These past years have shown us that the seemingly impossible can be achieved when local, state, and national partners band together to hear what others need, be flexible in what is permissible, and share a common vision of well-being. But it is never without hard work by those advocating, planning, and implementing the solutions.

As we look toward the 2023 Farm Bill, we see many opportunities to both codify what states have tested and have determined work and to create resources to test further initiatives that may be suitable for permanent adoption in the future. The lessons that have been learned and the doors that have been opened over the past four years must be applied to the future. Our duty as public servants is to continue pushing the envelope and understand how we can streamline service delivery and improve customer experience to help people put nutritious, desirable, and affordable food on people’s tables.

Our recommendations are divided into the following sections:

Improving Customer Experience Improving Customer Experience in Benefits Access to share key priorities for strengthening our ability to serve the people and families that interact with our systems each day.
Economic Mobility through SNAP E&T and Work Supports Creating Pathways for Economic Mobility through SNAP E&T and Work Supports to outline our 10-point plan to strengthen SNAP E&T to help people connect to meaningful work and support them in continued growth while mitigating benefit cliffs along the way.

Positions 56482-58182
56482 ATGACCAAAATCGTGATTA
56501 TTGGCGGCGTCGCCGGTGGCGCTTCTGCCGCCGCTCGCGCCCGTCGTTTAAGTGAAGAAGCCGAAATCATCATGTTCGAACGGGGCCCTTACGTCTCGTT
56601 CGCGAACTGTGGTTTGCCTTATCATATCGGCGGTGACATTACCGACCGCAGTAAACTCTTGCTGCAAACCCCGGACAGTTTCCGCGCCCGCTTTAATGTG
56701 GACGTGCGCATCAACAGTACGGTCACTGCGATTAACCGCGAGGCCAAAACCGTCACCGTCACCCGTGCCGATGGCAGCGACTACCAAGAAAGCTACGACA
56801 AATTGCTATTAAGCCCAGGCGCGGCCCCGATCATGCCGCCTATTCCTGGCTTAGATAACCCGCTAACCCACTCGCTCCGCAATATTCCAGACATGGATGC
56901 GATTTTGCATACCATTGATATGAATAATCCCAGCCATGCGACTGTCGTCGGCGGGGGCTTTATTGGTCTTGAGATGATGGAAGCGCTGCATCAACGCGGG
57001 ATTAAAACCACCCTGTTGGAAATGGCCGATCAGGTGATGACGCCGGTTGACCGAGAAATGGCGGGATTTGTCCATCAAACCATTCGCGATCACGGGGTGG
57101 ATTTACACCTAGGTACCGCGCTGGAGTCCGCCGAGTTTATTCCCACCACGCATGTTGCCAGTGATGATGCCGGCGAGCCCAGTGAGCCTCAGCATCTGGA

Advancing Equity in SNAP Policy Advancing Equity in SNAP Policy to look back at systems and structures built into SNAP that disproportionately harm people of color and those in critical points in life, such as college students or people re-entering their community.
Strengthening Program Integrity Strengthening Program Integrity to ensure that as we continue to innovate and modernize, we are not forgetting the importance of creating a responsible program.
Improving SNAP Technology and EBT Infrastructure Improving SNAP Technology and EBT Infrastructure to help strengthen the systems we already use and help prepare for the future of technology and online and mobile access to SNAP.
Enhancing Nutrition Security through SNAP-Ed Enhancing Nutrition Security through SNAP-Ed to continue to increase the evidence base and impact of nutrition education in supporting people to purchase and prepare foods that nourish them.
Streamlining Administrative Policies and Procedures Streamlining Administrative Policies and Procedures to revisit policies that are no longer effective in helping us administer SNAP and waste resources that could be better spent elsewhere.

The 2023 Farm Bill is our opportunity to improve food security for eligible SNAP families by utilizing recommendations that represent the voice of states bringing forth their expertise in administering the program. We must continue to pursue much-needed changes to ensure that SNAP is available to every eligible family without the complexities experienced today and that states are able to protect the integrity of the program without the interference of unnecessary administrative burdens. If we integrate the voices of states and our customers to make a sound policy change, we can and will make a difference for many years to come.

About the Author

Linda Schroeder

Benefits Support Team Administrator, Arizona Department of Economic Services
Chair, American Association of SNAP Directors (AASD), Affinity Group of APHSA